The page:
BEAR IN MIND Learn by saying things you shouldn’t
Television programs are often about hot topics in China. The titles of hit TV series usually match the new fads, becoming popular terms in their own rite. For example, a few years ago Naked Wedding《裸婚时代》(Luǒhūn Shídài) was huge in China. A naked wedding, luǒhūn, describes getting married with no house, no car and no thick wad of banknotes. It became such a hot topic among Chinese that even now, people still love to talk about it.
Some people say jokingly:
Nǐ kěyǐ luǒbēn dànshì bù kěyǐ luǒhūn!
你 可以 裸奔 但是 不 可以 裸婚！
You can run naked, but you cannot get married naked!
The most popular television program this year is Tiger Mom, Cat Dad, Hǔmā Māobà (虎妈猫爸). The two lead characters are, as the title suggests, a fierce tiger mom and a chilled-out cat dad. The two terms, cat dad, māobà (猫爸), and tiger mom, hǔmā (虎妈), are now trending on the Internet.
But there is another animalistic parenting persona coming from China: A wolf dad, or lángbà (狼爸), is even stricter than a tiger mom. They strongly believe that physical punishment is a big part of a good upbringing.
luǒhūn 裸婚 naked wedding
māobà 猫爸 cat dad
hǔmā 虎妈 tiger mom
lángbà 狼爸 wolf dad
TALKING POINTS A supplement for grammar practice
One good thing you will find after you settle in here is that you can bargain when shopping at most places. This can also be frustrating because foreigners are often given a higher starting price. So knowing how to bargain in Chinese and showing the shop owners you have been around China for a long time will help you get a better price. Maybe you’ve learned this one, but let’s add a few supplements.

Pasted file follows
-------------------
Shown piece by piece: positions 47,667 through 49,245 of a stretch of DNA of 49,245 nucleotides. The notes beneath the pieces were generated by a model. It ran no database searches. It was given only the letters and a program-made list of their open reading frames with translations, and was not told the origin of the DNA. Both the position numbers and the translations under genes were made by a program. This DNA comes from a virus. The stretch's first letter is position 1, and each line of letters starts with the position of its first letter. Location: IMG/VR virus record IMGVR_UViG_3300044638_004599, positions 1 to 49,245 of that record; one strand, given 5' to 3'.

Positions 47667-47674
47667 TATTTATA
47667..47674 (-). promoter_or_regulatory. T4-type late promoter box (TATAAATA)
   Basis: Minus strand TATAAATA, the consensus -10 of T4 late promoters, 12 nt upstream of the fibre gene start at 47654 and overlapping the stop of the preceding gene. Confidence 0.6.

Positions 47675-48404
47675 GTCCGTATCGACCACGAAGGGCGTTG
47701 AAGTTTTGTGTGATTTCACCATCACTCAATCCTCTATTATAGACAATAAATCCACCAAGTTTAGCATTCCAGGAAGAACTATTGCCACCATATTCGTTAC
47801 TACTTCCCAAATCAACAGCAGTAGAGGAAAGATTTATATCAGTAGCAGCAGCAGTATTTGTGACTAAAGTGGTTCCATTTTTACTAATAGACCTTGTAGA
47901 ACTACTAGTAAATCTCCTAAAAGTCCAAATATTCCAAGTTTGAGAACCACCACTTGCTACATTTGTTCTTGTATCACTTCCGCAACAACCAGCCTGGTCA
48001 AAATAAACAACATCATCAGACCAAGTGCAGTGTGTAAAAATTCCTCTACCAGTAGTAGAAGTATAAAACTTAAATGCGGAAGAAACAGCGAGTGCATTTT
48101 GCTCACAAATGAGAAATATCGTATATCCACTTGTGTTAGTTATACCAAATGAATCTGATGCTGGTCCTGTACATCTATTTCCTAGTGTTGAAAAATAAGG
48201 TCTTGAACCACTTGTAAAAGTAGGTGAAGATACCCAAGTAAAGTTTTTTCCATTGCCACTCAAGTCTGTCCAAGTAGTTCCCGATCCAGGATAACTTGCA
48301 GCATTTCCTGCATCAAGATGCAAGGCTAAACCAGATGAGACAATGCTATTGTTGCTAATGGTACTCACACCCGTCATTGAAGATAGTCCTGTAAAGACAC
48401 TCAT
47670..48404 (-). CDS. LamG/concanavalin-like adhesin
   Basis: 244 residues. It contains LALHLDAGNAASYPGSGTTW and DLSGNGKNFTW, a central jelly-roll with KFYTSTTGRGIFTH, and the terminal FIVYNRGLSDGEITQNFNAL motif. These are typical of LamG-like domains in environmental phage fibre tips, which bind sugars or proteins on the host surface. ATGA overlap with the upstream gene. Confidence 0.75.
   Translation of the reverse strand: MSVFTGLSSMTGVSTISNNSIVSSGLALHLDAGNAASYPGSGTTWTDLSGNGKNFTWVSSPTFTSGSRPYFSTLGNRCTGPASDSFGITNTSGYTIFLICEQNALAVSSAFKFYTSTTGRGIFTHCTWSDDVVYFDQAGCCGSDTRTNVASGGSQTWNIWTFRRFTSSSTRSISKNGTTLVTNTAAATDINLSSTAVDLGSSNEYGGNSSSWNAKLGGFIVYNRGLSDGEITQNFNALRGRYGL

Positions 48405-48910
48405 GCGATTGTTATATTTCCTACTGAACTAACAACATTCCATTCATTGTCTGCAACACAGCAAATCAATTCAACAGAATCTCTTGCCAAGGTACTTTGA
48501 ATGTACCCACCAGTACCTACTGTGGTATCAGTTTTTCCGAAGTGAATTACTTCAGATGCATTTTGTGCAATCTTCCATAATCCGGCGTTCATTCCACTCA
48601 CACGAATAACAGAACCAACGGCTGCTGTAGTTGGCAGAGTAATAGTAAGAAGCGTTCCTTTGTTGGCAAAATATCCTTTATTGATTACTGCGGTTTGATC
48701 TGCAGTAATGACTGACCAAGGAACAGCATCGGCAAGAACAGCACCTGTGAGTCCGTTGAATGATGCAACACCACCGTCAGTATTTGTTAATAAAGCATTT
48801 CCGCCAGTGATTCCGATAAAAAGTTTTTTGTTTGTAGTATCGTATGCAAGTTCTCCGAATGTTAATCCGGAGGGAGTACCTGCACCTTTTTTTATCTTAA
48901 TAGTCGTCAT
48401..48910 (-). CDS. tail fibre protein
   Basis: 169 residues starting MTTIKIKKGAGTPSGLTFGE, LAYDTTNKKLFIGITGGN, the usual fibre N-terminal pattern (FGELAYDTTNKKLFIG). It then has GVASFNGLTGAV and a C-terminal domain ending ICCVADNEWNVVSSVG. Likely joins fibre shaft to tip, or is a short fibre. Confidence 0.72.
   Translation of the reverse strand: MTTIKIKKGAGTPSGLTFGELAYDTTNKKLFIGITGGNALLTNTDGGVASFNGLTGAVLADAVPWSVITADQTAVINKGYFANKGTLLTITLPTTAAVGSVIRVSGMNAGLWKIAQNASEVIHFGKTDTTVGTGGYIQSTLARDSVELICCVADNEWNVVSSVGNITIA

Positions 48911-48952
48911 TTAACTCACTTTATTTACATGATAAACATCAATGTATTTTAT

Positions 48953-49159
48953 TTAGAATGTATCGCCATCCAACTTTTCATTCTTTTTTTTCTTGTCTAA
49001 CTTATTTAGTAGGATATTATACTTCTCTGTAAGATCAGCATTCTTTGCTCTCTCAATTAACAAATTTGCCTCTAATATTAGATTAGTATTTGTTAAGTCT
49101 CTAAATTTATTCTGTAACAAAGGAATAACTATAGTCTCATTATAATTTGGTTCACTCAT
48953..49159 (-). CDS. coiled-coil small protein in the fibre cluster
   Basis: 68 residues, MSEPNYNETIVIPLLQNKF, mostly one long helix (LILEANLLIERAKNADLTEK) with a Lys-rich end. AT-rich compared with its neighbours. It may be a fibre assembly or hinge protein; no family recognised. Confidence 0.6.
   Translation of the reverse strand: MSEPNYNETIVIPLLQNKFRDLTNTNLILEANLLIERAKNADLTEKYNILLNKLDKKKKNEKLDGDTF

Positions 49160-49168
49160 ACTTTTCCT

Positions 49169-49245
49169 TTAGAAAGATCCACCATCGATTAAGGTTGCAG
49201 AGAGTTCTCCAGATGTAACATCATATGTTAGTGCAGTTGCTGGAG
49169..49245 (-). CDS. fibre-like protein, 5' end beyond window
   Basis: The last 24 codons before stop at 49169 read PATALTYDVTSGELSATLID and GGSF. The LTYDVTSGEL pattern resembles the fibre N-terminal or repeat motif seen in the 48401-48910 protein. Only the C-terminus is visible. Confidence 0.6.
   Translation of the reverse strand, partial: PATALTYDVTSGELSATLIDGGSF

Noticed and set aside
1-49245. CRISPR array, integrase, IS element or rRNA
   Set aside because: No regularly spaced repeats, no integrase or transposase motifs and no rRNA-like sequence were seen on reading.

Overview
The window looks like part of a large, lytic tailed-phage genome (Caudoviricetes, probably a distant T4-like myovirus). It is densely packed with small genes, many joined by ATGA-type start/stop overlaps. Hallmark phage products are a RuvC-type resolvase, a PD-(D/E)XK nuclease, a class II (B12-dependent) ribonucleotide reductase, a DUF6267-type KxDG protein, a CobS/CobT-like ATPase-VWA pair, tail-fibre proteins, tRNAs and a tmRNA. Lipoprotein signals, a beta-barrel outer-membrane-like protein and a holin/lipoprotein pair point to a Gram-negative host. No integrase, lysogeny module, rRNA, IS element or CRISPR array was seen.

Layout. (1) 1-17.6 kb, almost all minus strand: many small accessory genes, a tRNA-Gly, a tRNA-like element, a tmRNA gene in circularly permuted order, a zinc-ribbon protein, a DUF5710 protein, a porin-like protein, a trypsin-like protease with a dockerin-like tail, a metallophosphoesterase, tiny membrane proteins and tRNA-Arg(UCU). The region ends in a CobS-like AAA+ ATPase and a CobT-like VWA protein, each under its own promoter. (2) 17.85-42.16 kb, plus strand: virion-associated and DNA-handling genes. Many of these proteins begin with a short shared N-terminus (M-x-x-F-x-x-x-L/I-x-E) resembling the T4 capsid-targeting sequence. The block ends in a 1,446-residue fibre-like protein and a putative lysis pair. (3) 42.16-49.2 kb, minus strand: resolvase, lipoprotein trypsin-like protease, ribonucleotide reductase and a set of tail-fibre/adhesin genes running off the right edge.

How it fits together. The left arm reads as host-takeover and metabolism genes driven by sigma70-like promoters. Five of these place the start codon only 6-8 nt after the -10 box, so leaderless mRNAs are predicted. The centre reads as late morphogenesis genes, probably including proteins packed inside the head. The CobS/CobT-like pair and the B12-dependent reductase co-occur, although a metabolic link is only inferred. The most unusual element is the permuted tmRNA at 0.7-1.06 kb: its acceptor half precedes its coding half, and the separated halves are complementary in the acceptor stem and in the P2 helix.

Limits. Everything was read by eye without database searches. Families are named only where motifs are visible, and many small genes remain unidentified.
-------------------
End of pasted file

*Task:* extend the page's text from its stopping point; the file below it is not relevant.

Tài ɡuì le! Piányi yìdiǎn.
太 贵 了! 便宜 一点。
Too expensive! Cheaper a little bit.
Let’s take a closer look at the two structures:
so… / too…
tài + adj. + le, 太 + adj. + 了
tài duō le
太 多 了
tài shǎo le
太 少 了
tài dà le
太 大 了
tài xiǎo le
太 小 了
… a little bit
adj. + yìdiǎn, adj. + 一点
CARTOON CHARACTERS Mnemonic devices that work
The radical we are going to talk about today is kǒu, 口. This simple square indicates a “boundary” and it is easy to understand.
guó (国) – country, n
Tip: There is an interesting story for the character 国. A King (王) wearing jade (玉) lives in a place (口) called country (国). On the head of a tiger you can see there is a pattern of 王 and the tiger is the king of the forest. In ancient times, only the 王 could wear 玉. The character玉 looks like a king wearing jade. Do you know the most important day of October in China? That’s right! 国庆节 (guóqìngjié) National Day!
Hear this mini audio lesson online at bit.ly/1KhcHKr.
huí (回) – return, v.
Tip: This character is one of the easiest ones. It looks like the curling clouds of smoke or whirlpools in water. And you can easily associate it with the meaning of return.
Hear this mini audio lesson online at bit.ly/1NqXdsN.
CANTONESE CORNER Guangdong conversation starters
ding2 m4 seon6 (顶唔顺) – The meaning of this expression is “I cannot stand it.” It is a popular expression in a Guangdongers’ life. You know square dancing is so popular in Dongguan and it is also quite noisy. If it really annoys you, use this phrase to describe your feelings. (For ding, raise the tone from mid to high. And then m should be followed steady mid-low. Lastly, seon drops low at the end.)